The Bay Area, where COVID-19 vaccination and mask compliance both run high, awoke Wednesday to new state health rules letting those who’ve had the shots shed their face coverings in stores and many other indoor places.
And Yvonne Lindquist was grateful.
“I’m here all day, sometimes it’s just so hard to breathe,” a mask-less Lindquist said during her shift at Anthem Bed and Bath in Menlo Park, adding that it’s also easier to make sales when she doesn’t have to speak through a mask. But she kept one in her pocket in case a customer asks her to wear one. “I would honor whatever they want.”
An old sign on the door still says masks required, but she said the store owner may decide to remove it soon. Like everyone, they’re still figuring out how to navigate the change.
For Californians, the new rules mean vaccinated people generally don’t have to wear masks when inside businesses, retail stores, restaurants, theaters, family entertainment centers, meeting facilities and state and local government offices serving the public. The indoor mask rule still applies for public transportation, health care facilities, shelters, jails, prisons, long-term care facilities and K-12 schools.
But across the Bay Area on Wednesday, plenty of people still didn’t feel safe without masks as infection rates are still running high.
Both hairstylist Yvette Smith and her customer were vaccinated but wearing masks at Divine Beauty Salon in downtown Antioch.
“That’s the only thing that’s really working,” the 50-year-old stylist said of masks. Her brother was seriously ill from the virus, which she said is “no joke,” and she thinks the state is relaxing the mask rule too soon.
“It should never be lifted,” Smith said. “That’s my opinion until COVID is completely eradicated.”
The state rule shift comes as COVID-19 cases fall across California and the U.S. from a winter peak last month driven by the super-contagious omicron variant. The surge in infections had prompted California health officials in mid-December to reinstate the universal indoor masking requirement.
The Centers for Disease Control and Prevention continues to recommend indoor masking for everyone regardless of vaccination in areas of substantial or high transmission of the virus, which CDC Director Dr. Rochelle Walensky said Wednesday “is currently over 97% of our counties in the country.”
But over the past week, California and several other states with similar statewide mask rules announced plans to lift them, and Walensky said Wednesday the CDC is “looking at an overview of much of our guidance, and masking in all settings will be a part of that.”
“We want to give people a break from things like mask wearing when these metrics are better,” Walensky said, “and then have the ability to reach for them again should things worsen.”
Though the state mask mandates have been controversial, a CBS/YouGov poll this week found 56% of those surveyed support them, with higher numbers among the vaccinated and Democrats.
In California, the state allows local health authorities and businesses to continue requiring masks. Santa Clara and Los Angeles counties are maintaining the indoor mask rule. That didn’t sit well with Robert Fazio and his friend Robert Kosovilka, both in their 80s, who sat drinking coffee in the cab of a pickup truck in San Jose rather than subject themselves to masks in a cafe.
“What, the germs obey county boundaries?” scoffed Kosovilka, 80, a retired police officer. “It’s a pain in the ass and it’s stupid.”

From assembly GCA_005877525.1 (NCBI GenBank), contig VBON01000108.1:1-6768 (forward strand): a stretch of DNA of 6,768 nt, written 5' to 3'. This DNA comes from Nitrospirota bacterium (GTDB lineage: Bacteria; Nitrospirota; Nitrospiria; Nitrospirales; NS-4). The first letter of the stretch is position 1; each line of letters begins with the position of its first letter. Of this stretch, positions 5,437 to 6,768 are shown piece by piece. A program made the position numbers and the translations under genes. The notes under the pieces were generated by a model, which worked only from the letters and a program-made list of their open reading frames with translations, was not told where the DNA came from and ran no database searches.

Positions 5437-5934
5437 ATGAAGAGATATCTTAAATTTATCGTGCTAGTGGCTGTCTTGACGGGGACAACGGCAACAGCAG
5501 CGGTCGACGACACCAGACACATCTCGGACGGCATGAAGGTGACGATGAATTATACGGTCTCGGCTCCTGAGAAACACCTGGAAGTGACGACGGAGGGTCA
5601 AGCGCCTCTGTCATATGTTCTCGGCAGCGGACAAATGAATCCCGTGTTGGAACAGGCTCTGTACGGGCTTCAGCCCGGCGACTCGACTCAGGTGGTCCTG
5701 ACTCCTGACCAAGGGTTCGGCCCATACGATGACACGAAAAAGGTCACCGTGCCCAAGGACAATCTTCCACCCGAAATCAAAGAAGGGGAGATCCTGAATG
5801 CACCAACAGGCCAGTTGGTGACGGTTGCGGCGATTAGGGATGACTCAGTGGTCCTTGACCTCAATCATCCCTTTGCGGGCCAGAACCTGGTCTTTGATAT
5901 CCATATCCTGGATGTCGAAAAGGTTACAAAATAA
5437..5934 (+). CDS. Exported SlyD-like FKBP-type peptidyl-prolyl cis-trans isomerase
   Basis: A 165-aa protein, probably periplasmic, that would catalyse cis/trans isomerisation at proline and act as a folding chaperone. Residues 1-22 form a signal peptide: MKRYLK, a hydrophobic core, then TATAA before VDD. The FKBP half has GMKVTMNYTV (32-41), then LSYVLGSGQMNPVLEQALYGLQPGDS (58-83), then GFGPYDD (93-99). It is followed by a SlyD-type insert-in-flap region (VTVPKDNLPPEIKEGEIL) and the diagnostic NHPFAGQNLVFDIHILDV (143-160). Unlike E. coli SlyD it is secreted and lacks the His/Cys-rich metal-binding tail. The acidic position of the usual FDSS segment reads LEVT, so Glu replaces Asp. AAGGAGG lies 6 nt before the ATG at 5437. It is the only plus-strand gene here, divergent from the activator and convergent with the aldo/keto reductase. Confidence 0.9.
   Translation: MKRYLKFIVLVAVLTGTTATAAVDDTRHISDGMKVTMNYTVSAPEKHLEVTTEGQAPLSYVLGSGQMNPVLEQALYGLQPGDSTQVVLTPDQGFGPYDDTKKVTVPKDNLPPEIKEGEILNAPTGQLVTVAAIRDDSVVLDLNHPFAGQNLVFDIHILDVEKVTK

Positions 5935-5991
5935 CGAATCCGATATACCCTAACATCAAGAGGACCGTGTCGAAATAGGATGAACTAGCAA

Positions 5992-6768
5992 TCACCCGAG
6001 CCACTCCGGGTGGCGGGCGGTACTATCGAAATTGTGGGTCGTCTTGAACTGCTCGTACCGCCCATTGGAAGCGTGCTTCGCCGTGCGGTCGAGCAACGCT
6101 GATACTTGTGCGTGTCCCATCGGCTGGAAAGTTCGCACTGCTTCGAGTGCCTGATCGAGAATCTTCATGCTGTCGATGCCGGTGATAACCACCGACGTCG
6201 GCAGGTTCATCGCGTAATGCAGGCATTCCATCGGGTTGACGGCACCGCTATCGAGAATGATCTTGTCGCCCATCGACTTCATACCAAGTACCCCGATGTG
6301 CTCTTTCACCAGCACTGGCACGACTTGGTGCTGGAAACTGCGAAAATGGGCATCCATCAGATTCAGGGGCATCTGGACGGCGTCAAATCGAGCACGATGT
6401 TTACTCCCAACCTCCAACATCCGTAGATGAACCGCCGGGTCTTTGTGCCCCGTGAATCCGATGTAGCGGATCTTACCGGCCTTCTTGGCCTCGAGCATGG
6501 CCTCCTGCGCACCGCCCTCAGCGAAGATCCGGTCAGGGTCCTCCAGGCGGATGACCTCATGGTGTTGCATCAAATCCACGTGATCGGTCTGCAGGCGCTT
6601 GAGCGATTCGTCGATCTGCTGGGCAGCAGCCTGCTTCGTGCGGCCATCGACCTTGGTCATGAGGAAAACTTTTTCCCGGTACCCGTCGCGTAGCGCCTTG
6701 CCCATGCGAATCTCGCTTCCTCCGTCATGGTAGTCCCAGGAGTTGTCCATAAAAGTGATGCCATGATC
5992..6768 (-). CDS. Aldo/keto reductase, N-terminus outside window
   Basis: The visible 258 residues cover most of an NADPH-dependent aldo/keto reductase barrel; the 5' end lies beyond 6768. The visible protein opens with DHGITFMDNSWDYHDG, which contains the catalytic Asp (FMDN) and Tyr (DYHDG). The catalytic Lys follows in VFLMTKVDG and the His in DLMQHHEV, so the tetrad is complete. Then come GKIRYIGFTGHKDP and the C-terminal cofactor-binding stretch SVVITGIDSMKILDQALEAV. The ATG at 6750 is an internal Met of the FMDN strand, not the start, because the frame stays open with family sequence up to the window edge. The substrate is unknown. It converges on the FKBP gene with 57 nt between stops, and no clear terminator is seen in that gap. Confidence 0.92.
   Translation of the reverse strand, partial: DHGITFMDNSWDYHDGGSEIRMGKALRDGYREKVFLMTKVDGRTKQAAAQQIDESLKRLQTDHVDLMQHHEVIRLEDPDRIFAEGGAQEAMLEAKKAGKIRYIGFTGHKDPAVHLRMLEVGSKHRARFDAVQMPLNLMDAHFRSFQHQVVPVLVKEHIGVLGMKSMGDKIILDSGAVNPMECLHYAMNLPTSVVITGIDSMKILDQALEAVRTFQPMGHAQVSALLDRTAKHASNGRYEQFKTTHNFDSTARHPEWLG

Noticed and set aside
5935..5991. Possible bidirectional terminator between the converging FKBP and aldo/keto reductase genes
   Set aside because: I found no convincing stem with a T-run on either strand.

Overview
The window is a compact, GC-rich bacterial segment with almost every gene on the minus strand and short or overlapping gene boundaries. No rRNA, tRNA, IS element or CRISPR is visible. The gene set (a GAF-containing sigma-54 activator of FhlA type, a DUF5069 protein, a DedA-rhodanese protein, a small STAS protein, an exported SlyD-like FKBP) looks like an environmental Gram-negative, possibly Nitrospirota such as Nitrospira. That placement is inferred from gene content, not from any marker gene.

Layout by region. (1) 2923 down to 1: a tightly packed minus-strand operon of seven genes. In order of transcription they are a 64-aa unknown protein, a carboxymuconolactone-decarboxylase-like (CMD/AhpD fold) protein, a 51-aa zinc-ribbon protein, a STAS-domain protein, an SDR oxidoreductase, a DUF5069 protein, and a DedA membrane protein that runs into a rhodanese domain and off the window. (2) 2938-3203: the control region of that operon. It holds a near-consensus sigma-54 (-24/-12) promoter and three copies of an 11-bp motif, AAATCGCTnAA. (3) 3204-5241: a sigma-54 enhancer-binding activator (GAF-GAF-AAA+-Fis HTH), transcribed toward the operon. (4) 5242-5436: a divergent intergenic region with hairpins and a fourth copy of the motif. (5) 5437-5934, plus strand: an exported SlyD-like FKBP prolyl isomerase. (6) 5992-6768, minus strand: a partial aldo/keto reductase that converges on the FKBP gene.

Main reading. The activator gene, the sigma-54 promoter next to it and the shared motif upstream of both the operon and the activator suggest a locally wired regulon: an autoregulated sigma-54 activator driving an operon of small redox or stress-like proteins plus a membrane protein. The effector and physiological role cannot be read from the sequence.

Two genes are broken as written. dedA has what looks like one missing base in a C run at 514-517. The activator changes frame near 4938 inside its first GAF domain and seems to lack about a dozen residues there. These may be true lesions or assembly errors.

But at San Jose’s Recycle Bookstore, owner Eric Johnson is happy to continue the mask-wearing policy, even though he was dubbed a “mask Nazi” last summer for requiring face coverings in his shop the last time the state eased restrictions. He still has four “masks required” signs taped on his front double doors, and believes the coverings have kept him from getting COVID-19, like when a coworker developed symptoms on their shift.
Even in other counties where businesses are free to let customers show their smiles, many like Kepler’s Books in Menlo Park were keeping up signs telling shoppers masks are still required Wednesday.
“Masks are staying on at Kepler’s for now,” said a manager, Brittany Caine.
That’s also still the rule at De Lauer’s gift shop in Alameda, where Miles Brown, 21, was wearing his mask behind the counter when customers entered.
“I’m gonna keep wearing it,” said Brown, who’s been infected, vaccinated and boosted, explaining that his dad has a weak immune system. “I can’t bring it home to him. If other people don’t need it, that’s their decision.”
At Mike’s Camera in Menlo Park, about half the workers weren’t wearing face coverings. Robert Silver, who works behind the counter for Panasonic, was one of them, and the “proudly vaxxed and boosted” Democrat felt there’s not much more people can do to be safe anymore.
“I did everything,” Silver said. “I’m good.”
But customer Matt Feuer put on his mask before entering after seeing so many people without, explaining that “I think people are still quite antsy.”
The change in rules, enforced by the honor system, created some friction at a Brentwood Trader Joe’s on Wednesday between shoppers who think the masks are a joke and those who see them as a survival tool. An unvaccinated woman who entered the store maskless noted the mask rule was widely ignored at the Super Bowl in Los Angeles County last weekend, though fans needed to be vaccinated or tested before entering.
But masked fellow shopper Deb Voss found the unvaccinated shopper infuriating.
“People are still contagious,” Voss said, “and still getting it.”
At Al’s Barber Shop in Alameda, owner Nick Vlahos had another reason for keeping his mask on.
“I’m a fan of the mask,” he says as he trimmed a customer’s hair, “I think it improves my looks.”